Sharon (Matsuda) Walker:  or call 225-6168  OR
Laura Ruby at or call 947-3641.

A Recap of the Beautification Project:  The beautification project is a dream that began when Laura Ruby, long time Mo'ili'ili resident and an Art and Honors instructor at the University of Hawaii met Harriet Natsuyama while collecting research on the history of Mo'ili'ili for a book.  Harriet, an astrophysicist who grew up in Mo'ili'ili and currently resides in Los Angeles, was cataloging the work of her grandfather who carved many of the headstones at the cemetery.  For years the two women dreamed of improving the Kuilei-Waiaka Road border of the cemetery.  Their vision was to take down the high fence with its worn aluminum strips and to remove the trash that was accumulating as some would use this as a dumping ground.  Their wish was to create a beautiful, tranquil setting that was inviting to those who visit the cemetery and to enhance the environment for the residents and visitors to Mo'ili'ili.  They would like to see this 100+ year old cemetery added to our state's list of historical sites and also to the National Register of Historic Places.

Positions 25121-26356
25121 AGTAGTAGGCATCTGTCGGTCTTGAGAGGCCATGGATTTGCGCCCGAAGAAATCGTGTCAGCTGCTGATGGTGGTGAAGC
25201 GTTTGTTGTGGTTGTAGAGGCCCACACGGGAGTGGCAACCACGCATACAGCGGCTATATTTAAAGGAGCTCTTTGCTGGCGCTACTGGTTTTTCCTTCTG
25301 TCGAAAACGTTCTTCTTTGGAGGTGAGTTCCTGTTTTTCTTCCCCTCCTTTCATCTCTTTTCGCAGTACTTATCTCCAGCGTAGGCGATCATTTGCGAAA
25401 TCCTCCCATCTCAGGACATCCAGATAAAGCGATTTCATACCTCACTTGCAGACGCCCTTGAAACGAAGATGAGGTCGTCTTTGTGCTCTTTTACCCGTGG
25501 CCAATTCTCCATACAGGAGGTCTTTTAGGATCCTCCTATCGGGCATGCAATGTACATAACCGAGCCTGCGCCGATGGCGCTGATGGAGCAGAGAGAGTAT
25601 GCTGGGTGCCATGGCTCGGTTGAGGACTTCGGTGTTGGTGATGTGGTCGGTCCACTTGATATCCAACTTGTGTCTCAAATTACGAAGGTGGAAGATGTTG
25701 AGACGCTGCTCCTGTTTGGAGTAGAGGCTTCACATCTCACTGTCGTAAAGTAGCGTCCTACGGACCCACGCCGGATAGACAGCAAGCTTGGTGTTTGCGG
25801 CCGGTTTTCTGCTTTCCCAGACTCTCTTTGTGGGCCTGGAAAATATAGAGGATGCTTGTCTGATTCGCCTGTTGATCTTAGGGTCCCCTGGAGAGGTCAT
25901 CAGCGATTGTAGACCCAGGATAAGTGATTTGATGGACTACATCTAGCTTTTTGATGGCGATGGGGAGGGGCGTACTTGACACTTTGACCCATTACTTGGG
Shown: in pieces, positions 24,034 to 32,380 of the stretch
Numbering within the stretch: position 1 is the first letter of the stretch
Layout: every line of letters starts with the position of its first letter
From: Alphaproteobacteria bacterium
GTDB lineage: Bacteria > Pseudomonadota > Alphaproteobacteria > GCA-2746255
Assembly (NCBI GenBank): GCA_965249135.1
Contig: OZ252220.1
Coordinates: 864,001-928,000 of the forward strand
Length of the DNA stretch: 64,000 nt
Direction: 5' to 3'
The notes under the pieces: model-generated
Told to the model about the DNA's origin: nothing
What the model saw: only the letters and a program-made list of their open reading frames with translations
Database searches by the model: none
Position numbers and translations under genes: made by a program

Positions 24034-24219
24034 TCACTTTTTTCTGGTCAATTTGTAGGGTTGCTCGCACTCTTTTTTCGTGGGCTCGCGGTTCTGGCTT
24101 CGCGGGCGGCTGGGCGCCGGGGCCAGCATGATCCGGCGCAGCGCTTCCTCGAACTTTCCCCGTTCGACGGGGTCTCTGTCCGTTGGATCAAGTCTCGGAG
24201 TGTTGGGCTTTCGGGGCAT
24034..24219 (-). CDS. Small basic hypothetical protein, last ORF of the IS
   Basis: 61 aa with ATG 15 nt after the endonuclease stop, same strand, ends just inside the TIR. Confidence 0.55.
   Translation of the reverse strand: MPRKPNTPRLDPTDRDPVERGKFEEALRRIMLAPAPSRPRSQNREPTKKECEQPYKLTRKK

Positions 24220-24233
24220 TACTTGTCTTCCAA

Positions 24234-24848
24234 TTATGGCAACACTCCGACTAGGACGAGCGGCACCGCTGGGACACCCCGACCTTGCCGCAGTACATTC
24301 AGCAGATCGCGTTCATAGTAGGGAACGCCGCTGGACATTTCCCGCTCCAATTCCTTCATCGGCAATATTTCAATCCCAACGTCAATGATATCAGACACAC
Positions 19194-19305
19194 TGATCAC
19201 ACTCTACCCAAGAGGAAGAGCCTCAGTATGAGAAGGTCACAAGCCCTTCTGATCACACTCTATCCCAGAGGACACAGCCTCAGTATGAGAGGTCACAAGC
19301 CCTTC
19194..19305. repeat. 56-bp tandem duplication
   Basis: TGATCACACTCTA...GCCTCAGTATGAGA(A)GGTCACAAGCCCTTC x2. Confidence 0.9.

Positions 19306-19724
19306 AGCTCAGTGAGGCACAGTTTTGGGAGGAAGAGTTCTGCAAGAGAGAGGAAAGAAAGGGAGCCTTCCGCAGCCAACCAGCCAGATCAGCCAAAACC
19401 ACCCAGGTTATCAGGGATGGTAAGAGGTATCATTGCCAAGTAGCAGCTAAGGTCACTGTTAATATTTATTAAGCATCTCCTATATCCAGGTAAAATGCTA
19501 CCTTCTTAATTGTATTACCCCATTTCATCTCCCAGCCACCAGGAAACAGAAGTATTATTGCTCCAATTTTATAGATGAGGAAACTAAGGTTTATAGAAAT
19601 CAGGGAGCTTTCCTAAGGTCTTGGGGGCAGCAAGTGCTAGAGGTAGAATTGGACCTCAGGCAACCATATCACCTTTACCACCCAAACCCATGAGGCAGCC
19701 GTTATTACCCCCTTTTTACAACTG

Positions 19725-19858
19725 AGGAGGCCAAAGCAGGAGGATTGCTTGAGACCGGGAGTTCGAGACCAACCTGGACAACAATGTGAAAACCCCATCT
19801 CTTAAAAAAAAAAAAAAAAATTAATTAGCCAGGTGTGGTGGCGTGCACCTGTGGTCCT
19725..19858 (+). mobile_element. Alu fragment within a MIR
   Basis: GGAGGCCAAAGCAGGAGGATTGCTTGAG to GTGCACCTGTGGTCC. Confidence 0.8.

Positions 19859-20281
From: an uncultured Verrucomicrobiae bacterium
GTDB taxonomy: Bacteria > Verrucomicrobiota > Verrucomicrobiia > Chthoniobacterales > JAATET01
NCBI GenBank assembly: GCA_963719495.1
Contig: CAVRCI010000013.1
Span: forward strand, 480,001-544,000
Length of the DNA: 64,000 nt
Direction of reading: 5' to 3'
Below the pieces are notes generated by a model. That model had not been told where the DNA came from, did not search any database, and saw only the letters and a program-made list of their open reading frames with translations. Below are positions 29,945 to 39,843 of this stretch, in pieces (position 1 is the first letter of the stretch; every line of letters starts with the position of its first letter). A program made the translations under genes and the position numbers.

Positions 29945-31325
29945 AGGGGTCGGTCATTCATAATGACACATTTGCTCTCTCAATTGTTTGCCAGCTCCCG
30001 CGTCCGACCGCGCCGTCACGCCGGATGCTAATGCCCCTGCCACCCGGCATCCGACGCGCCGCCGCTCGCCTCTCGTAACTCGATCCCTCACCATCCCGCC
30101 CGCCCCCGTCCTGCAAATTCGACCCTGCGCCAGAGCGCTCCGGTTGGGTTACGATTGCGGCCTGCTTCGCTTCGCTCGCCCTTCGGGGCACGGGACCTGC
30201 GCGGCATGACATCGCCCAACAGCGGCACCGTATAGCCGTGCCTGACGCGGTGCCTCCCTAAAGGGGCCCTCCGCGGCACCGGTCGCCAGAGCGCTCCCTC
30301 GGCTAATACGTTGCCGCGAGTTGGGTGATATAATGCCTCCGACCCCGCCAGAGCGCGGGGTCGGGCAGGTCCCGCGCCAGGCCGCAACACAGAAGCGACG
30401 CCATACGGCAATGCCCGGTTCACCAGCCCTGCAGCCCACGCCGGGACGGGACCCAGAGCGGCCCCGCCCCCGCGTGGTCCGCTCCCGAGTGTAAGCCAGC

Receiving a $1000 grant from the Awesome Foundation allowed Laura and Harriet to start their ambitious project.  With the help of numerous volunteers which include individuals who have loved ones in the cemetery, those who work, attend school or live in the community, as well as visitors who just wanted to help, who reside outside of the community (on the neighbor islands and as far away as Texas), the work began.

The fence has been removed and construction has begun on a low rise bluestone wall.  There are plans for a garden, new trees for shade and areas to sit. 

For information on the Mo'ili'ili Japanese Cemetery Beautification Project please go to


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Monday, October 29, 2012

Hike Manoa Falls with HEA and Aaron Lowe

Hawaii Ecotourism Association & Aaron Lowe, Oahu Trails & Access Specialist, present:


WHEN:    Saturday, November 3, 2012